14 Oct Hills and Valleys
“I will lift up my eyes to the hills–From whence comes my help? My help comes from the LORD, Who made heaven and earth. He will not allow your foot to be moved; He who keeps you will not slumber. Behold, He who keeps Israel shall neither slumber nor sleep. The LORD is your keeper; the LORD is your shade at your right hand. The sun shall not strike you by day, nor the moon by night. The LORD shall preserve you from all evil; He shall preserve your soul. The LORD shall preserve your going out and your coming in from this time forth, and even forevermore.” — Psalm 121
A few years ago, someone gave me a Lokai bracelet. These little bracelets are made with mud from the dead sea [the lowest point on the Earth] and water from Mount Everest [the highest point on Earth]. They represent the balance in between these points and a reminder to stay hopeful in times of trouble and humble in times of success.
A few days ago, I was talking to a friend about how there was so much in my life worth celebrating, but several people I know and love are in the trenches of hardships or grief. We talked about how life takes us to the mountaintop and the the bottom of the valley and remembered that old bracelet of mine – it reminded me of the best advice I’ve ever received from my father… That while I was made in the image of an extraordinary God, I will (most-likely) be average in all I do.
Now, before you get all in a tizzy… My father was not telling me I am average and will always be that way. He wasn’t telling me that my abilities are average or that I’m just an ‘average person’ and not to try to amount to anything better. Quite the contrary, actually… My father many times told me that I could do whatever I wanted to do if I worked hard enough…So with this advice, he wasn’t attacking my abilities, he was giving me a life lesson in pride and gratitude. I remember him saying,
“Chandler, you need to know something… In most cases in life, there will always be someone better than you and there will always be someone worse than you. There will always be someone richer than you and poorer than you… someone prettier and uglier… someone fatter and skinnier. You are by no means to ever feel sorry for yourself and by no means ever to think of yourself more highly than others…”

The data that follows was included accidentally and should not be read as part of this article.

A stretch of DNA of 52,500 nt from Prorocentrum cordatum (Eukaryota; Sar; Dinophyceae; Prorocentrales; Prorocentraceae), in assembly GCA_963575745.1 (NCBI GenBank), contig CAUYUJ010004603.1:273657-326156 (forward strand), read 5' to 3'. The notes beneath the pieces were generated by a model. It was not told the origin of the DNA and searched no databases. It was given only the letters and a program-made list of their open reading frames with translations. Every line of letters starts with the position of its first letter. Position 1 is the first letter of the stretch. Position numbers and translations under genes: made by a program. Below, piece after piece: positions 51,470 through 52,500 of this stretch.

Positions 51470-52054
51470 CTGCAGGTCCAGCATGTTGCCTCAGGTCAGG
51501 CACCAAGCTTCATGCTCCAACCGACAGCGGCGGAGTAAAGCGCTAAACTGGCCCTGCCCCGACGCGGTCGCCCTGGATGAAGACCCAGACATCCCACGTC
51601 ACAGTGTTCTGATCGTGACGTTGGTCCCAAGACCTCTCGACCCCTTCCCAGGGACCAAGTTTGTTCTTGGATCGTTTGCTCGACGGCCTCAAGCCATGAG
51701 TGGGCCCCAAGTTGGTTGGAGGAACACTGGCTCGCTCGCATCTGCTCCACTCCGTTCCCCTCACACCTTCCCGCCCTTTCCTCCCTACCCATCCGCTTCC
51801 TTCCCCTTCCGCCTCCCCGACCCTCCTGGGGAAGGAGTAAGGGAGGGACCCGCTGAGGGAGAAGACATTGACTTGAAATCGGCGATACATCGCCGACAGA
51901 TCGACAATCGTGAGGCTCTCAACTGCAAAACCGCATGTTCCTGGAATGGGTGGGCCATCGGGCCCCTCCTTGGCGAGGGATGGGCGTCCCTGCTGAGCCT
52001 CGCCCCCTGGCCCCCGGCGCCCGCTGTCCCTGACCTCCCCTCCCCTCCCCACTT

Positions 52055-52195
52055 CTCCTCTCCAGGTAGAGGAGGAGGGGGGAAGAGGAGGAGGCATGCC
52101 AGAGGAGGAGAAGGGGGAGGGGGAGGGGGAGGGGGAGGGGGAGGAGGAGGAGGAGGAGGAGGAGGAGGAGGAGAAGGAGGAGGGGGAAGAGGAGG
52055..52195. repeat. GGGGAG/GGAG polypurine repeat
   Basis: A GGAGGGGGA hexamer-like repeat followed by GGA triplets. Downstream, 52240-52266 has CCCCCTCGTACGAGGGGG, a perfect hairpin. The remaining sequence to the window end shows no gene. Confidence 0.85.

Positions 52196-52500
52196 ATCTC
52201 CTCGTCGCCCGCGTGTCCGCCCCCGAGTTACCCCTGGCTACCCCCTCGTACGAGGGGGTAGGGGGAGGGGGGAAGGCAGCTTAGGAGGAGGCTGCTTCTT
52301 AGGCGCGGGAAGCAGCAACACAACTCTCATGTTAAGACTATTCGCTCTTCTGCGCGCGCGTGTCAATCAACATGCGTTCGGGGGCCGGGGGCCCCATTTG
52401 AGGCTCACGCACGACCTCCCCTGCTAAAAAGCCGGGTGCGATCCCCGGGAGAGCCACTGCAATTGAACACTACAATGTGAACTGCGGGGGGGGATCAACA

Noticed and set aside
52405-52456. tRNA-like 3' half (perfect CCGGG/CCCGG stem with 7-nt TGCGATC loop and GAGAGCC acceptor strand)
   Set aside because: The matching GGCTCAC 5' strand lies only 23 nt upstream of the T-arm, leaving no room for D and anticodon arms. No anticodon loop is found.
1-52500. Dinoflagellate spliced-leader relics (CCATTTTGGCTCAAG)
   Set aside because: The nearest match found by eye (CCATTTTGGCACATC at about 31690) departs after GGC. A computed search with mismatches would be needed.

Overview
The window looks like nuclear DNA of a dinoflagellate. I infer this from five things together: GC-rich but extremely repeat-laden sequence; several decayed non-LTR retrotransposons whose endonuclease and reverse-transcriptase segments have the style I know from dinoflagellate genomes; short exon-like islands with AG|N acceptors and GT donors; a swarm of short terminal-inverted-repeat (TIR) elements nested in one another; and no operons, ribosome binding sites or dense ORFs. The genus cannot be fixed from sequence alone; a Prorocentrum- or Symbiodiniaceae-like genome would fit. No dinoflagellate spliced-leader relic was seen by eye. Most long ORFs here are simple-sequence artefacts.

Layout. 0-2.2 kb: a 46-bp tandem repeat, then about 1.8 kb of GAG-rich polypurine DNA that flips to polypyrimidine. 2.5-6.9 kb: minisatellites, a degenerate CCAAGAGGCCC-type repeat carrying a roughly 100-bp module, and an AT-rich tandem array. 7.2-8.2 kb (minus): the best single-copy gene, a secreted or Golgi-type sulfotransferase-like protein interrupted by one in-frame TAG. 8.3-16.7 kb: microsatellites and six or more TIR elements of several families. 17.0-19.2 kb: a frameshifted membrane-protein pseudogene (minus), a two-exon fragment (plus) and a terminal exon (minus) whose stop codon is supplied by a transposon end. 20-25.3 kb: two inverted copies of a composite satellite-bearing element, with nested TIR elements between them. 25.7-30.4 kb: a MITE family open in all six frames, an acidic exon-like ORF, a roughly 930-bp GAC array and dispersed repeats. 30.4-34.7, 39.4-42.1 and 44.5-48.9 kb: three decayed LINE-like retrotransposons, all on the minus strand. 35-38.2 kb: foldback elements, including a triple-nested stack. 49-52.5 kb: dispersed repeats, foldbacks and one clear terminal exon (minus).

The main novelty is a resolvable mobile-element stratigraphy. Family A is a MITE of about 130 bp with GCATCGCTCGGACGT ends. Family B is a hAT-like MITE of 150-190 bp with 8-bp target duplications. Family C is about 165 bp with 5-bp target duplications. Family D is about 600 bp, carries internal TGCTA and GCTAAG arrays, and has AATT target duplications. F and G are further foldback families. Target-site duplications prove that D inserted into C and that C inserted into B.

Of all the advice my dad repeated over and over again, he only said that one once… and it stuck with me. It’s the most beautiful reminder that while we’re at the bottom of the valley, there’s still so much to be grateful for. And that when we’re at the top of the mountain, we must remember who’s grace, mercy and love got us there. Here’s the gist:
When you’re at the bottom of the Dead Sea, practice gratitude.
Remember it could be worse and, chances are, someone in this world is experiencing worse. Practice gratitude. Be strong. Continue to love. Remember that you’re never alone. Thinking of others who are worse off than you are, gives you are huge reality check… your situation may not be as bad as it seems. Pray for those who are TRULY at the bottom of the Dead Sea and don’t fall into the trap of feeling sorry for yourself. It only leads to resentment, anger, hatred, sadness. It also leads to entitlement. Stop expecting that you’ll just get out of it. Stop resenting God for putting you through it. Remember those worse off than you, pick yourself up by the boot straps and begin your climb a little at a time, one day at a time. Have hope that it will get better.
When you’re at the top of Mount Everest, practice humility.
Congratulations. You did it. Remember, though, that you are not the first person who has climbed Mount Everest and you won’t be the last. It’s an incredible accomplishment, whatever you have done. Take it. Learn from it. Grow with it. Help others achieve it too. You are on the top of the world, so you are in a great position to reach your hand out and help others as they climb. Remember that, while your accomplishment is great, you didn’t do it alone and your abilities are given to you by your creator. Give thanks for the blessings and remember that you are no better than anyone else because of this accomplishment… you are, simply, more accomplished. Everyone else was made by the same creator, too. Take your blessings and extend them to others. THAT is truly greatness.
When you’re in the middle, practice them both.
You may not have climbed Mount Everest, but you are better off than many. Remember that you are perfect the way you are. Work your hardest. Try your best. Expect nothing. Don’t cheat. You are not the worst and you are not the best. Give thanks for your blessings and pray for others.
Work hard, be grateful, remain humble.
Today, I urge you to reflect on the following lyrics from the song “Hills and Valleys” by Tauren Wells. As you read them, consider where you are in your life and how they relate to you. Are you on a mountaintop, in the valley, or in between? How can you lean into Him in the current season of your life?
No matter where I am, I’m standing in Your love
To the one who set me there
In the valley, I will lift my eyes to the one who sees me there
When I’m standing on the mountain aft, didn’t get there on my own
When I’m walking through the valley end, no I am not alone!”